Book Review: More Than a Season by Dayton Moore

By Marc C. Shaffer

Kansas City always has something exciting to offer, but the excitement that has centered around the Kansas City Royals these past few years has made the city even more electric. I had the opportunity to hear Dayton Moore speak during a series called Break the Fast which is produced by Group O’Dell. Break the Fast is a way to get small business owners together to improve their businesses.

Mr. Moore was a great speaker for the group. He talked to us about building a championship culture, and it was great timing because it was just a few months after the Royals had lost the World Series in 2014. As we know now, they ended up winning the World Series the following year, but I thought it was more impactful to hear what they had been doing for years to get to a championship and how they exhibited character even when things didn’t always go their way. What a joy it was to see their hard work pay off the following year!

I had an interest in his book because I enjoy the history of baseball and athletics, so combining that with leadership was an interesting topic for me. Baseball used to call the KC Royals the “professional graveyard” so I wanted to hear how they turned the organization around from that perspective rather than just hearing about a team that was already great and didn’t have to overcome adversity.

There are no guarantees in baseball, or in any endeavor, as we can see with the Royals 2018 season. However, strong leadership principles provide a cornerstone for organizations even when times get tough.

My Summary of the Book

The book is about Dayton Moore and his philosophies in life. Not only does he seem to have good morals, but he has a strong faith and makes sure his faith-morals-attitude is reflected on everyone else in the organization. He is a very transparent guy so you will always know where he stands and that he wants to see everyone succeed. He does a great job of discussing the selfless mindset.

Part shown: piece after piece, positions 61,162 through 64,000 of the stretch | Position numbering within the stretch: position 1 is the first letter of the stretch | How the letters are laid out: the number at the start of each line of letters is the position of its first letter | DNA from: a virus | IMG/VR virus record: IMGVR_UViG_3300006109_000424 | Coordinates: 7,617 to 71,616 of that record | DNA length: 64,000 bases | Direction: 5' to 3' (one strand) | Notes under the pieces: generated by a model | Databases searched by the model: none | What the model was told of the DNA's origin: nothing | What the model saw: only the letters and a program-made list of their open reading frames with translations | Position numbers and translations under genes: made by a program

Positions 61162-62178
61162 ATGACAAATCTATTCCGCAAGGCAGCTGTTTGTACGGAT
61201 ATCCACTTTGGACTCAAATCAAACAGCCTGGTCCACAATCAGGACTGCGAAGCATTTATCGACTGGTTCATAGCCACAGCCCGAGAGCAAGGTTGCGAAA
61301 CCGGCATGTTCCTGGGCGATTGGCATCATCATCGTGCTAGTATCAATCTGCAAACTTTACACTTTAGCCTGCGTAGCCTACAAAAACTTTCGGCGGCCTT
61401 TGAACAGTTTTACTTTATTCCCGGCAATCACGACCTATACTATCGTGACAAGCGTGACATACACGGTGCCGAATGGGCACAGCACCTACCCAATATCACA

I read this book and participated in Group O’Dell’s book study. I enjoyed discussing ideas with other business leaders such as how one person doesn’t champion a team, you have to have everyone working together to make something great. Some of my favorite takeaways from the book include:

  • Instead of leading from the top and leading down to those not in leadership, engage the right people, let them do their jobs and get out of their way. If you build a team with the right people, you’ll have a hard time keeping up with them (in a good way).
  • Surround yourself with and put “energy givers” on your team instead of “energy suckers.” Givers are enthusiastic, positive and expect things to happen. Negative attitudes bring problems with no solutions.
  • Great organizations have the ability to debate and argue. Even when things go well, they might not be perfect, so don’t be afraid to challenge each other to improve.
  • The Royals spent extra money so that everyone who supported the organization received a World Series ring – the sportscasters, the field maintenance leaders, etc. Anyone who contributes should be noted and be honored for the team success.
  • I enjoyed the personal stories about people who have influenced Mr. Moore over his life. I really value my mentors and enjoy reading about how mentors have impacted others.
  • If you’re not leading in your personal life it might be difficult to lead others – for instance if he didn’t make his family a priority since he travels and is gone so much, he couldn’t do it for others either.
  • Forgive every day and don’t hold on to things that will make you miserable.
  • Don’t quit and give your best every day.
  • Good people are often more important than someone who is the “best” at a skill.

I would recommend this book to anyone in a team environment, whether leading one or participating in one. It is also great for people interested in baseball or specifically the KC Royals.

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Published for the blog on June 27, 2018 by Searcy Financial Services, your Overland Park, Kansas Fee-Only Financial Planner and Investment Manager.